However, in September 1939 the government declared war on Germany, following that country’s invasion of Poland. It would be another eight months before the Germans invaded France, but an atmosphere of impending disaster appeared much sooner and with less than a month’s notice the 1939 motor show was cancelled, and the launch of the 2CV was abandoned.
During the German occupation of France in World War II Boulanger refused to collaborate personally with German authorities and organized and encouraged sabotage against production for the German war effort, to the point where the Gestapo listed him as an important “enemy of the Reich”.
Boulanger was under constant threat of arrest and deportation to Germany. Michelin, which was Citroën’s main shareholder, and Citroën managers decided to hide the TPV project from the Nazis, fearing some military application. Several TPVs were buried at secret locations; one was disguised as a pickup, the others were destroyed, and Boulanger had the next six years to think about further improvements. Until 1994, when three TPVs were discovered in a barn, it was believed that only two prototypes had survived. As of 2003, five TPVs are known. For a long time, it was believed that the project was so well hidden that all the prototypes had been lost at the end of the war. It seems that none of the hidden TPVs were lost after the war, but in the 1950s an internal memo ordered them to be scrapped. The surviving TPVs were, in fact, hidden from the top management by some workers who were sensitive to their historical value.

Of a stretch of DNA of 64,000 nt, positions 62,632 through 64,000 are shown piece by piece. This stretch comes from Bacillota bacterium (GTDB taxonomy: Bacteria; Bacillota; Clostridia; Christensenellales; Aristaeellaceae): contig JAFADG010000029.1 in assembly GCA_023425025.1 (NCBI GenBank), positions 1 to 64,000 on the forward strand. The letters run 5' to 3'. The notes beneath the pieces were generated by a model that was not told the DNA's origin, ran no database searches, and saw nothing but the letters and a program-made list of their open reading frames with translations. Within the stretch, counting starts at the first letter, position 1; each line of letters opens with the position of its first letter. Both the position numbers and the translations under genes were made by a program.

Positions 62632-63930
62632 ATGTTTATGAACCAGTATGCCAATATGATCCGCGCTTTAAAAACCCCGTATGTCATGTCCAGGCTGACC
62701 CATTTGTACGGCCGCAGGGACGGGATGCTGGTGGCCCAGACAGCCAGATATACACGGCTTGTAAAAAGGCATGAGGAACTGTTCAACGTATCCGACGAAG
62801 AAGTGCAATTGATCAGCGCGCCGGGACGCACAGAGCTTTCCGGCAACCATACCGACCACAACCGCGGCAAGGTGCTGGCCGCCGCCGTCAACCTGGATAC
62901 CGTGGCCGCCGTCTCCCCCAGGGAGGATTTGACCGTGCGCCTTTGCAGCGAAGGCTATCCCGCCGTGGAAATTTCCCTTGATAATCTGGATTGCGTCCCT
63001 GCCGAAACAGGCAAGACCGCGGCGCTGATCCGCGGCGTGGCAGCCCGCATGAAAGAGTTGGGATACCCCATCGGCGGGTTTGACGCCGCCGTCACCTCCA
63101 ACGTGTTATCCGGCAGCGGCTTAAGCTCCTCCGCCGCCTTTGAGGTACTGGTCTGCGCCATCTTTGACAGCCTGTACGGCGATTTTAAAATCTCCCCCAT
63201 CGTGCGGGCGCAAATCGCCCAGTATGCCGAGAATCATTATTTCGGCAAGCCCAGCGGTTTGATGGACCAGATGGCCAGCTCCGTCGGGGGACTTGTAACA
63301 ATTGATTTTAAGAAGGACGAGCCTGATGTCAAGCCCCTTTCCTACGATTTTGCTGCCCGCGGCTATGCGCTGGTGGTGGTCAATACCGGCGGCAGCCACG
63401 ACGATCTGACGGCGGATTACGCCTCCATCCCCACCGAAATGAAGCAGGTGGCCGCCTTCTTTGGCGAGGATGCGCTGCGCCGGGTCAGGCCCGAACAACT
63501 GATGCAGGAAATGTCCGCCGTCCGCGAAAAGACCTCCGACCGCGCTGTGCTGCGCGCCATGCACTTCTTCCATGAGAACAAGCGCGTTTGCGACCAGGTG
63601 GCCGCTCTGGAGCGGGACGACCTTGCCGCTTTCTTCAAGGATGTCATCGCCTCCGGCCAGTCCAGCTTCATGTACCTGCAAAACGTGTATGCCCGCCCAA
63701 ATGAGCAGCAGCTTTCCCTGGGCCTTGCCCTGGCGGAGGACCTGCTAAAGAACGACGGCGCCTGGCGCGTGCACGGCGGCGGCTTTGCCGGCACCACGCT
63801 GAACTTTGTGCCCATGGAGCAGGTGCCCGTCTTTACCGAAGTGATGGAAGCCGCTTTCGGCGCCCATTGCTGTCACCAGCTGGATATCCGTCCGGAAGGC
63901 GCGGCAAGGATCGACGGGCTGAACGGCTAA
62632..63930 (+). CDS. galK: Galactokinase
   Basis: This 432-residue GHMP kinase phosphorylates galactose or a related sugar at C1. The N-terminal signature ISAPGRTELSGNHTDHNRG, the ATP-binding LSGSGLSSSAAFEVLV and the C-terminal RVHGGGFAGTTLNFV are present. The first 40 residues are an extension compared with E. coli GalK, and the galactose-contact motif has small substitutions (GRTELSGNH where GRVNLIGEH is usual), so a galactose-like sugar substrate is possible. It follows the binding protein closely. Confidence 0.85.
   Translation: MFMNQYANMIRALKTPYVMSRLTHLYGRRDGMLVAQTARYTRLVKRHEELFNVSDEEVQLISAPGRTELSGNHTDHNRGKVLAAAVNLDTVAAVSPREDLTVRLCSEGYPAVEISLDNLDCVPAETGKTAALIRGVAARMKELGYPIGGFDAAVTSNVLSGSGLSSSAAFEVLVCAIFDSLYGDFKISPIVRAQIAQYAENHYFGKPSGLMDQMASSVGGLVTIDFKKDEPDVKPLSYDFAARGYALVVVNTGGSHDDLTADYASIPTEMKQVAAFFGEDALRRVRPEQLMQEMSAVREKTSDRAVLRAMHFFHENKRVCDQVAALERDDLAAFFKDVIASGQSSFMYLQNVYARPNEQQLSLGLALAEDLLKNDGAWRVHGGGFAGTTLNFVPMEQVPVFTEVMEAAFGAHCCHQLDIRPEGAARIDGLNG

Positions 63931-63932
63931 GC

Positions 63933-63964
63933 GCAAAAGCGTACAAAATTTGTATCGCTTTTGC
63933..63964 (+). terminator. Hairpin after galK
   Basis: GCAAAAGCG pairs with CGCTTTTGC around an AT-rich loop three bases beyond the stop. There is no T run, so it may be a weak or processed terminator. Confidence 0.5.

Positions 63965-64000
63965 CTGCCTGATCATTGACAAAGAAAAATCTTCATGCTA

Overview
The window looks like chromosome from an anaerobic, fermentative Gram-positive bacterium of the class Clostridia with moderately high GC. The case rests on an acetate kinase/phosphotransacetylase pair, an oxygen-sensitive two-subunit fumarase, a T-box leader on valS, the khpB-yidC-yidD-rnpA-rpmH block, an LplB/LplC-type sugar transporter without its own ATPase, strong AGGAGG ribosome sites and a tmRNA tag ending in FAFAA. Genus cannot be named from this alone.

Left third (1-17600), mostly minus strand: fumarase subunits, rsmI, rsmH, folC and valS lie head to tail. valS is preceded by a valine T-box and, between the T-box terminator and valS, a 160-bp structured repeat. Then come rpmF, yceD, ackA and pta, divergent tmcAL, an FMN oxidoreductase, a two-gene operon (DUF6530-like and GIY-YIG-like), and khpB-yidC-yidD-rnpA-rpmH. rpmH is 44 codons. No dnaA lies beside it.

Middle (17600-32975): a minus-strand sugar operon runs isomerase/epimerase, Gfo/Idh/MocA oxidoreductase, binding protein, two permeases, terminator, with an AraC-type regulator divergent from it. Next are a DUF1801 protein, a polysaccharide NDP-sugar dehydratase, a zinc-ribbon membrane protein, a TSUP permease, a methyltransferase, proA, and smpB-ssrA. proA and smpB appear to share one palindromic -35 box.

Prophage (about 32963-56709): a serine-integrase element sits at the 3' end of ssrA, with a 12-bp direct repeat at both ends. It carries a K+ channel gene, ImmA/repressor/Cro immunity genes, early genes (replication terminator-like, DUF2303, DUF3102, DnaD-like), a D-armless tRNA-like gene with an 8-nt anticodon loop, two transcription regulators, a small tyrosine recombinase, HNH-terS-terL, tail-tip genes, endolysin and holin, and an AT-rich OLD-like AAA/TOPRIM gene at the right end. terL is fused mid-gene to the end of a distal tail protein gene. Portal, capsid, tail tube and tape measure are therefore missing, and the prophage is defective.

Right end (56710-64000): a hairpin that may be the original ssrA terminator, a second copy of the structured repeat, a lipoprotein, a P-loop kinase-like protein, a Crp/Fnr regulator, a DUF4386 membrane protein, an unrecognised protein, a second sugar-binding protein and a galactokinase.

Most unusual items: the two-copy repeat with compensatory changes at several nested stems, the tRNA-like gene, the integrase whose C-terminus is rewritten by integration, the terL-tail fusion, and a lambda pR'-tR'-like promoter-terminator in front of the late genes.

By 1941, after an increase in aluminium prices of forty percent, an internal report at Citroën showed that producing the TPV post-war would not be economically viable, given the projected further increasing cost of aluminium
Boulanger decided to redesign the car to use mostly steel with flat panels, instead of aluminium.
The French motor industry before the war believed that aluminium would become cheaper, and become the standard material for car manufacture.
The Nazis had attempted to loot Citroën’s press tools; this was frustrated, after Boulanger got the French Resistance to re-label the rail cars containing them in the Paris marshalling yard. They ended up all over Europe, and Citroën was by no means sure they would all be returned after the war.
After the liberation, Citroën, along with all the other major French car makers, evaluated and were offered the rights to the air-cooled AFG (Aluminium Français Grégoire) prototype, by Jean-Albert Grégoire, who was unaware of the secret TPV project.It emerged in 1946 as the aluminium Panhard Dyna X.